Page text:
Mail tries to make Pratchett look a prat

With the headline “I create gods all the time and now I think one might actually exist” the Daily Mail distorts the content of its interview with Terry Pratchett.

There is a rumour going around that I have found God. I think this is unlikely because I have enough difficulty finding my keys, and there is empirical evidence that they exist.
But it is true that in an interview I gave recently I did describe a sudden, distinct feeling I had one hectic day that everything I was doing was right and things were happening as they should.
It seemed like the memory of a voice and it came wrapped in its own brief little bubble of tranquillity. I’m not used to this.

Experiencing a feeling of transcendence is REALLY not the same as a belief in god. Pratchett himself is aware of this.

For a moment, the world had felt at peace. Where did it come from?
Me, actually….
I don’t think I’ve found God, but I may have seen where gods come from

Most non-believers have experienced transcendence. Feeling awe at the wonders of the universe doesn’t necessarily equate with belief in a divine being. Pratchett’s a fantasy writer. He earns his living by dabbling in myth and metaphor. Throughout the Diskworld series, he plays with the ideas of gods and religion. He treats them as any other component of his imaginary universe.

Pratchett has some sort of brain disease (possibly Alzheimer’s but he has had an alternative diagnosis.) A voice in his head sounds more like a neurological symptom than a religious conversion. If the voice manifested as an instruction to wash his hair in chip fat and stand on a window ledge hollering, the Daily Mail would hardly present this as proof of a divinity.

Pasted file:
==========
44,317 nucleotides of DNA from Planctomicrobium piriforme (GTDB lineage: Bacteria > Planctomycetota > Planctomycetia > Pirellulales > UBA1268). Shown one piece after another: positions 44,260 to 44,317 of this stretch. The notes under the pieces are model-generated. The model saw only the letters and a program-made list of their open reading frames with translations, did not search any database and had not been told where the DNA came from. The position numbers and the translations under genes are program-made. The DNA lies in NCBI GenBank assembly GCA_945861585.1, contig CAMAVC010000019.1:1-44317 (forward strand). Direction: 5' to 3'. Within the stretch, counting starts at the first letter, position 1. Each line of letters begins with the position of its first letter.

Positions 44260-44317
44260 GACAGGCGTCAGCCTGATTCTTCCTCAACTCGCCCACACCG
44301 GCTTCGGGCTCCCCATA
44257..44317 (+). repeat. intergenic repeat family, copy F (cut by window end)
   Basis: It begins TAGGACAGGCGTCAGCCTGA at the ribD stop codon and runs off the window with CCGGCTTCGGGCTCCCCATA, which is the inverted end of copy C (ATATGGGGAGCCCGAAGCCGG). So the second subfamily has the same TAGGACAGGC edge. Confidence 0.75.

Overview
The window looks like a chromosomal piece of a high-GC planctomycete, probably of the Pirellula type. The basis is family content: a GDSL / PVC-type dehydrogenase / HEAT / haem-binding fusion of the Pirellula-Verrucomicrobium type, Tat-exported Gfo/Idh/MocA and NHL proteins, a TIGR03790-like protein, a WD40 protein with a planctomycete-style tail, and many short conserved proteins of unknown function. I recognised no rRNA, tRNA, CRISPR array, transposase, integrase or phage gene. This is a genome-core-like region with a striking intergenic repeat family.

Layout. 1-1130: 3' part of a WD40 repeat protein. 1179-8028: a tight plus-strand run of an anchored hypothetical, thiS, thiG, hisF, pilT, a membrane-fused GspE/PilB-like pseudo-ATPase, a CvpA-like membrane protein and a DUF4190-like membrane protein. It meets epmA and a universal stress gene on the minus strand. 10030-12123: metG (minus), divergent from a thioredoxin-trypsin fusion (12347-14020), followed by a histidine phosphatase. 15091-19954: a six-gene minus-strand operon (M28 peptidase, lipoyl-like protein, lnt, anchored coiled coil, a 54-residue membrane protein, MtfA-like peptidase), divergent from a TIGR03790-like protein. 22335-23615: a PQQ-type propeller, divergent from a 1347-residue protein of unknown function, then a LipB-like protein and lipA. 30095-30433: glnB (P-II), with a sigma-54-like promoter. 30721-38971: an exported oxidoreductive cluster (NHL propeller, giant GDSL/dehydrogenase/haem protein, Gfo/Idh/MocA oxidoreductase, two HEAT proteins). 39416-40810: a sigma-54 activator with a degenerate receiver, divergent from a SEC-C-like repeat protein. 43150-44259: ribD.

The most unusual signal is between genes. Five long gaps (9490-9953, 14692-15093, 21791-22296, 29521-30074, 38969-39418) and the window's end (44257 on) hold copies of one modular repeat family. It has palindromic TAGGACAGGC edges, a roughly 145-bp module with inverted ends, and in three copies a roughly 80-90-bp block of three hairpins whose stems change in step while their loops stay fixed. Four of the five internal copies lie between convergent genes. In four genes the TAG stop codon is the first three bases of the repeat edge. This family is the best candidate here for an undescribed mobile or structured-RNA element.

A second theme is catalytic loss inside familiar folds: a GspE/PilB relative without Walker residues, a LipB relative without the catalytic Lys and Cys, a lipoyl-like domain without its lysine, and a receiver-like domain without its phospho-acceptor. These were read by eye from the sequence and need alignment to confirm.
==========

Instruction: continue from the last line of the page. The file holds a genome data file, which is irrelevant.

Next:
The whole tenor of the Daily Mail presentation is to suggest that Terry Pratchett has had some sort of religious conversion, in the face of his own words. This is pretty absurd, and would hardly matter to anyone but himself, even if it were true.

The sleb-obsessed press, such as the Daily Mail, treats us as if we are under the spell of any remotely-famous people. Pratchett is a well-known non-believer. So the Daily Mail credits his beliefs or lack of them as somehow influencing the rest of the population. However, if Dawkins were to become a Russian Orthodox priest, it wouldn’t matter to the average non-believer. If the Archbishop of Canterbury were to become a Jain, millions of Anglicans wouldn’t suddenly follow him.

Comic Christian Death Cult

A recent link on Pharyngula took me to a site that would be a perfect home for the Terry Pratchett character “Visit-The-Ungodly-With- Explanatory-Pamphlets.”

Despite the evidence of the senses, seems not to be a spoof site, but some of these “tracts” defy belief. I’ll gloss over the bizarre claims in the adult tracts – such as the Pope having invented Islam.

Look, instead, at the comics aimed at children. The new “classic” one Phayngula linked to is about evolution. “Evolution” is by definition racist, in this bizarre interpretation, serving to make a blond-haired blue-eyed selfish child think he can be god…. Rejects friend’s message about Jesus. Godless evolution-influenced child dies and gets sent to eternal damnation.

Death is a pretty huge theme in the tracts aimed at children. Here’s a sample The Little Princess